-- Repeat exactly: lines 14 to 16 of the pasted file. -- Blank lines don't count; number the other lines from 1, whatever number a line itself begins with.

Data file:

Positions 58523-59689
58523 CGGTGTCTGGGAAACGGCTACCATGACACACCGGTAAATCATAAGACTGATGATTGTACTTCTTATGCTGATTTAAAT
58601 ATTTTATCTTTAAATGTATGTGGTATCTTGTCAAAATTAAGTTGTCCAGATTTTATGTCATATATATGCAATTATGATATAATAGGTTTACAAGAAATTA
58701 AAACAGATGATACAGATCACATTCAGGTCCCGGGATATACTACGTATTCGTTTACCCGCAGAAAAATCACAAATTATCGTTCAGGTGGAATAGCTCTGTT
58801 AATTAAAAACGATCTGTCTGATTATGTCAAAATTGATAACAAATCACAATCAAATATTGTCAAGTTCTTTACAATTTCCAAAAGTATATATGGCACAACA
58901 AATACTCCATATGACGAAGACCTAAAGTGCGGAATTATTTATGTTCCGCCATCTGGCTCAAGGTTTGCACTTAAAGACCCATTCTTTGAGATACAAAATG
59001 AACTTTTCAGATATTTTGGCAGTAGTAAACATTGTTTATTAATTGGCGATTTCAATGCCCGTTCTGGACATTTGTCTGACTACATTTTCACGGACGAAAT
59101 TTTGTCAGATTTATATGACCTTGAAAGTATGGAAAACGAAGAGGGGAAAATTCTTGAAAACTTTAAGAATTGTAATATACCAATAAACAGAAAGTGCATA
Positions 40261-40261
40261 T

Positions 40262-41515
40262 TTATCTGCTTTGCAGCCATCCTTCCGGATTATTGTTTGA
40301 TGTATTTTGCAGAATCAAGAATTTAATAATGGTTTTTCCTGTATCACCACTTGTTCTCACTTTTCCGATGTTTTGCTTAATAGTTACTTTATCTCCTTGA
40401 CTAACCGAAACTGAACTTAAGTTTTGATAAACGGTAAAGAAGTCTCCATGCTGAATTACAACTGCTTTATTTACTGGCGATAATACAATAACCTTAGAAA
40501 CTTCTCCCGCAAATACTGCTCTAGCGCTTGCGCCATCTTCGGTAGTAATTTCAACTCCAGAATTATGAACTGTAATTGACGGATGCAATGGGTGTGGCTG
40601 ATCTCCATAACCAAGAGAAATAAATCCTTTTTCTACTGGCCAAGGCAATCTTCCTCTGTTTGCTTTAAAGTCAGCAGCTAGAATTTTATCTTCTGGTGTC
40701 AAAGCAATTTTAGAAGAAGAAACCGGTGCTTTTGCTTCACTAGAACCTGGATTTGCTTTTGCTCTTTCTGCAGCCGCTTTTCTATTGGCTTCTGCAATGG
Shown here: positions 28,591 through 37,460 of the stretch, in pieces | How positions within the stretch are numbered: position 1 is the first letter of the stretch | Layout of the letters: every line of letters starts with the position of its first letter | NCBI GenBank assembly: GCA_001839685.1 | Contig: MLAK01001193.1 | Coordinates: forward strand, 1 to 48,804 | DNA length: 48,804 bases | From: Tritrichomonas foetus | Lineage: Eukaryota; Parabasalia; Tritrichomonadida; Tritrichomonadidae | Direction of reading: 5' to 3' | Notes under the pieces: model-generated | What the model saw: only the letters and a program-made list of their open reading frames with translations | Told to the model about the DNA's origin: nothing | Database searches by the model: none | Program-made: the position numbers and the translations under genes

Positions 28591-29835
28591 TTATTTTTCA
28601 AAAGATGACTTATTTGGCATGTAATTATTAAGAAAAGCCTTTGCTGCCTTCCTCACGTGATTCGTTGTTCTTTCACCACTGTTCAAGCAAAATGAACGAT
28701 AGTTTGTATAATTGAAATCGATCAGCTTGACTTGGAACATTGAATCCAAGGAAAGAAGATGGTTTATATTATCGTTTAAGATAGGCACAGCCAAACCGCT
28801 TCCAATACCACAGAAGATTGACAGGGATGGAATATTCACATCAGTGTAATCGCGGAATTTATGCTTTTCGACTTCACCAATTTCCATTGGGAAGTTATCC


40401 CTAACCGAAACTGAACTTAAGTTTTGATAAACGGTAAAGAAGTCTCCATGCTGAATTACAACTGCTTTATTTACTGGCGATAATACAATAACCTTAGAAA
40501 CTTCTCCCGCAAATACTGCTCTAGCGCTTGCGCCATCTTCGGTAGTAATTTCAACTCCAGAATTATGAACTGTAATTGACGGATGCAATGGGTGTGGCTG
40601 ATCTCCATAACCAAGAGAAATAAATCCTTTTTCTACTGGCCAAGGCAATCTTCCTCTGTTTGCTTTAAAGTCAGCAGCTAGAATTTTATCTTCTGGTGTC